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Hull's foodbanks seeing more poor and hungry people

Man sorting food at depot
Image caption A number of food schemes are running in the city to help those suffering from food poverty

Eight months ago Adele Ridpath was helping others in her community in north Hull who were out of work and struggling financially. Now she is on the receiving end.

The 36-year-old, from Bransholme, became unemployed in April and the burden of not earning a crust is making it difficult to put food on the table for her and her two children.

"It's really hard. You only have a certain amount to live on when you're on benefits - and after you've paid all the bills, you're left with nothing.

"There have been times when I've been worried about what I'm going to eat that day or what my sons are going to eat. Obviously, as a parent, you put your kids first and then worry about yourself later.

"I've had quite a lot of days over the last few months where I haven't had a lot of food because I've had to give whatever I've had to my son.

"It's generally quite demoralising when you're laid off and on the dole."

'Feel rubbish'

Before losing her job as a manager at a debt centre, Adele was helping those struggling with debt. Now she is the one grappling with her own finances and trying to get out of the red.

"It makes me feel rubbish," she said.

"When I was in work it was a completely different lifestyle.

"Now I'm just living day to day. I'm worried about how things are going to be paid. It's frustrating being out of work and it's difficult to get a job.

"Over the last six months there's been very little jobs out there to go for. I'm prepared to do any job as long as I can get food on the table."

In a city where the unemployment rate is high, Adele has fears over the prospects for her children.

"It's my sons I worry about," she said.

"I don't feel confident they're going to get a job. My eldest is 17 and he's gone into the army because there's not much out there."

Figures from the Office for National Statistics show 7.9% of Hull's population is claiming Jobseekers' Allowance, which is more than double the UK average.

High unemployment rates have plagued the city for more than two decades. Low levels of economic activity coupled with a lack of highly skilled workers have compounded the problem.

Dr Michael Nolan, senior lecturer in economics at the University of Hull, said: "Hull has tended to lag behind somewhat in terms of the proportion of its workers that are really highly educated and highly skilled.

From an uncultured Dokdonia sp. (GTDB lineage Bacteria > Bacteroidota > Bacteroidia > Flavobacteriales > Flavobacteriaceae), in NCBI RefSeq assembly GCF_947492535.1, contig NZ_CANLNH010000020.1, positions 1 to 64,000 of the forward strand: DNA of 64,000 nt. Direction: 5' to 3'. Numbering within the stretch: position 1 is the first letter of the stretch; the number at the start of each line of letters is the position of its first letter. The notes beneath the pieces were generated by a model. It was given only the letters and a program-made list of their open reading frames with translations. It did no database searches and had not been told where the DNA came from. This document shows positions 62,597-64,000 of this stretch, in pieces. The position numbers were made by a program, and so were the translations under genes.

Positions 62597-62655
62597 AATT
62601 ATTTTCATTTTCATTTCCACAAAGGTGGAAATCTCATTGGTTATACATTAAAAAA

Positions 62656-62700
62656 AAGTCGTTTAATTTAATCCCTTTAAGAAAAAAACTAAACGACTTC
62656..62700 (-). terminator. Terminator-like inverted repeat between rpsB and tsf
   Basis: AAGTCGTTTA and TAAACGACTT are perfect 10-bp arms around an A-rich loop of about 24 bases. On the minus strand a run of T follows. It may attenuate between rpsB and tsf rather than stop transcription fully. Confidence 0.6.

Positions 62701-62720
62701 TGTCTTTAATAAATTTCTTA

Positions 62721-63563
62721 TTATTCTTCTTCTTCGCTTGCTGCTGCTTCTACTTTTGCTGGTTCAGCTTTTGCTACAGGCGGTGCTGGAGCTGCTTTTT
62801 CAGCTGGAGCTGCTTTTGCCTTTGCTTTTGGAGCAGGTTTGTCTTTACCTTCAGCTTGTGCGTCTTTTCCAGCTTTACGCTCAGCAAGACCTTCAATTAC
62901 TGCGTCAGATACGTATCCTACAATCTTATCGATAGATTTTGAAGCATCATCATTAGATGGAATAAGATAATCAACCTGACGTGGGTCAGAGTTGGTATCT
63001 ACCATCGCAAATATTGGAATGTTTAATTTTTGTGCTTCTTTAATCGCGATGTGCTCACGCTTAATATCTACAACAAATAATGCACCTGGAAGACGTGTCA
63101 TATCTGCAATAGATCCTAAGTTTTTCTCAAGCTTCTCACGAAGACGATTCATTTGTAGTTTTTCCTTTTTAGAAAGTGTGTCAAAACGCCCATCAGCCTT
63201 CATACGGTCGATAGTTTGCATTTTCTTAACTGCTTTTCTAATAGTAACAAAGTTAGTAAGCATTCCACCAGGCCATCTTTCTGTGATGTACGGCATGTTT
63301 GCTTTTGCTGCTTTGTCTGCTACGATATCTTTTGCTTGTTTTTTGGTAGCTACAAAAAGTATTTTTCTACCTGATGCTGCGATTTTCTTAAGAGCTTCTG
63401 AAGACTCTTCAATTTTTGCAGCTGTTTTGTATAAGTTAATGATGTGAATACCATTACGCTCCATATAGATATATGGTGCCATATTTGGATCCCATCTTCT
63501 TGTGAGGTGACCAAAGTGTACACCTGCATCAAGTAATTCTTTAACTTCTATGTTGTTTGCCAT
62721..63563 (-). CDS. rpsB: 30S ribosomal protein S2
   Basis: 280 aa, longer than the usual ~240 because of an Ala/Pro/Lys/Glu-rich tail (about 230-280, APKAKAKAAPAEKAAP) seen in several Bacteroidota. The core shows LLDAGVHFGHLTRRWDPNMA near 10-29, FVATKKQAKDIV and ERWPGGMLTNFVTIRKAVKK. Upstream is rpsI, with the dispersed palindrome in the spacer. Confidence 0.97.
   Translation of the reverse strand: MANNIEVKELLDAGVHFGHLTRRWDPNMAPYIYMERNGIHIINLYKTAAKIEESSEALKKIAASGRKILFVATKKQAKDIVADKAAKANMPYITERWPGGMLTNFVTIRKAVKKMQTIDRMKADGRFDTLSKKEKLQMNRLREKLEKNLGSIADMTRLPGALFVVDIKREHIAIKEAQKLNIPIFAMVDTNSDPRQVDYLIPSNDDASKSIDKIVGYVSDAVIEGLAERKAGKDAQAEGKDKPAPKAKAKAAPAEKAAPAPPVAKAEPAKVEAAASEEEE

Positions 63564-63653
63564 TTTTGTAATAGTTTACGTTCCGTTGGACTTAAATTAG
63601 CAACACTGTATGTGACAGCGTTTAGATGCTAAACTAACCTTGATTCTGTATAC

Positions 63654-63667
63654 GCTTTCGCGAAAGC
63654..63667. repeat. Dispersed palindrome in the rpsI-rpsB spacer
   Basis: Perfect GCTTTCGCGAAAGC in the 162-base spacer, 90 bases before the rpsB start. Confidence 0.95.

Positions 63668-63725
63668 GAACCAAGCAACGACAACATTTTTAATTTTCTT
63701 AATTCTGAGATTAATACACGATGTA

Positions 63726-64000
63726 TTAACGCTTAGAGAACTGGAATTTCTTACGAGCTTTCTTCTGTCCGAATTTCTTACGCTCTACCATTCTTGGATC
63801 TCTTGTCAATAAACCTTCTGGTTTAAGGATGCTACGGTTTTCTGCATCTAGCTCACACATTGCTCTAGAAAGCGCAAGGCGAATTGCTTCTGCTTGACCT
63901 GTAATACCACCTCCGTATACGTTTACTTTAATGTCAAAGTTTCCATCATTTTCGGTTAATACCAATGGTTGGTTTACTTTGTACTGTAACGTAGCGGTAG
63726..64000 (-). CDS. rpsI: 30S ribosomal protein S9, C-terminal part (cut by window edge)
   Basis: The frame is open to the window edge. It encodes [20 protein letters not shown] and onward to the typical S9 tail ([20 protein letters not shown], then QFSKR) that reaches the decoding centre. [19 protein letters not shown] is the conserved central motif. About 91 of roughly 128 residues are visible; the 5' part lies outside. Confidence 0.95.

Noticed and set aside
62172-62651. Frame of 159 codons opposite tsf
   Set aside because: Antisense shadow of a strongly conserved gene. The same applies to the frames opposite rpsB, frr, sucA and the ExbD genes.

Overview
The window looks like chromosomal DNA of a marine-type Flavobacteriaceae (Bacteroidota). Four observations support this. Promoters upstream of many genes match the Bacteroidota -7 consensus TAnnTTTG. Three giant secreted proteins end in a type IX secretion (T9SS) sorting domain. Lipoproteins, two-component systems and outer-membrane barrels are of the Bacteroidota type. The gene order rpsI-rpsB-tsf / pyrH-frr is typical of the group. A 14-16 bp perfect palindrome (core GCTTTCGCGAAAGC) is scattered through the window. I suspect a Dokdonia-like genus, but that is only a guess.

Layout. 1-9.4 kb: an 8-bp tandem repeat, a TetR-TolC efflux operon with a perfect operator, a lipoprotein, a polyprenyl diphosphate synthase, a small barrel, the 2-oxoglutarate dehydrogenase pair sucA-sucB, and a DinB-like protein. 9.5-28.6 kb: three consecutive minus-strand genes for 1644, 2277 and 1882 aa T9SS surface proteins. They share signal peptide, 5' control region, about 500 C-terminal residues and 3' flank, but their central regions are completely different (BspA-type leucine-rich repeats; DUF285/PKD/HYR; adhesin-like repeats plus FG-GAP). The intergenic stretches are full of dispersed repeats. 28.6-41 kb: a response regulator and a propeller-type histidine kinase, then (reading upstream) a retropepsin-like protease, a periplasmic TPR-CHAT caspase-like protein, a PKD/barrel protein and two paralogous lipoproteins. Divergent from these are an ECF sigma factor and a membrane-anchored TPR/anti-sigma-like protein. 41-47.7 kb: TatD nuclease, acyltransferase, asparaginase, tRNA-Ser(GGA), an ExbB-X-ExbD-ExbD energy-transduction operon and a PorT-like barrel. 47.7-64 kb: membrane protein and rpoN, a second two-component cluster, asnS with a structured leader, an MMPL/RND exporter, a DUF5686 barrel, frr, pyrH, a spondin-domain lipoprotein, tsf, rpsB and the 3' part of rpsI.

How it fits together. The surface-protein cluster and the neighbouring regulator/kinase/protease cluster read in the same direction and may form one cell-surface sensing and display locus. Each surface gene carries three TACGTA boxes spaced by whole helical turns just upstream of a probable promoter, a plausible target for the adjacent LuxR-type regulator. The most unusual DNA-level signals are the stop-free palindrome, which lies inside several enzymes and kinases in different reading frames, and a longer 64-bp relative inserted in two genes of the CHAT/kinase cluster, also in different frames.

"[It] has had a greater proportion traditionally who have been without formal qualifications and that's something that [local authorities] are now trying to address."

'Swallow pride'

This month a new foodbank opens in Hull to feed the city's poor and hungry. Adele will be one of a growing number seeking help from the scheme.

"You don't get much on the dole and fresh food is so expensive these days that we need things like these foodbank schemes," she said.

The Hull foodbank will be the latest help scheme to open in the region. Hornsea saw its foodbank open two months ago and Scunthorpe's - which has been running for more than a year - has helped more than 1,620 people.

The charitable scheme takes surplus food from supermarkets to give to those who are struggling.

The city is also seeing an increase in the number of projects that are redistributing surplus supermarket food to the poor.

"It's demoralising. You don't want to go and ask somebody for food or money because you haven't got any," said Adele.

"It's not a nice thing especially when you've been in work and you're used to paying your bills and having money.

"I've had to go to my parents before and you just have to swallow your pride if you need something."

James Raven, the foodbank network director at the Trussell Trust charity, said the people that benefited from their schemes were referred by social workers, doctors or other professional agencies and could receive a maximum of three referrals.

"People who come to the foodbank recognise that actually this is charitable support and a lot of them are very embarrassed to be there," he said.

"We want to help people in crisis but we are very careful to make sure that we discern and work with the frontline agencies so that we don't create a dependency culture."

Adele sees the foodbank schemes as a much needed "lifeline" and is conscious not to become reliant on handouts.

"I'll only get help if I really, really need it," she said.

"If the alternative is my sons going without food then I would ask for help, but I try to manage on what I've got."

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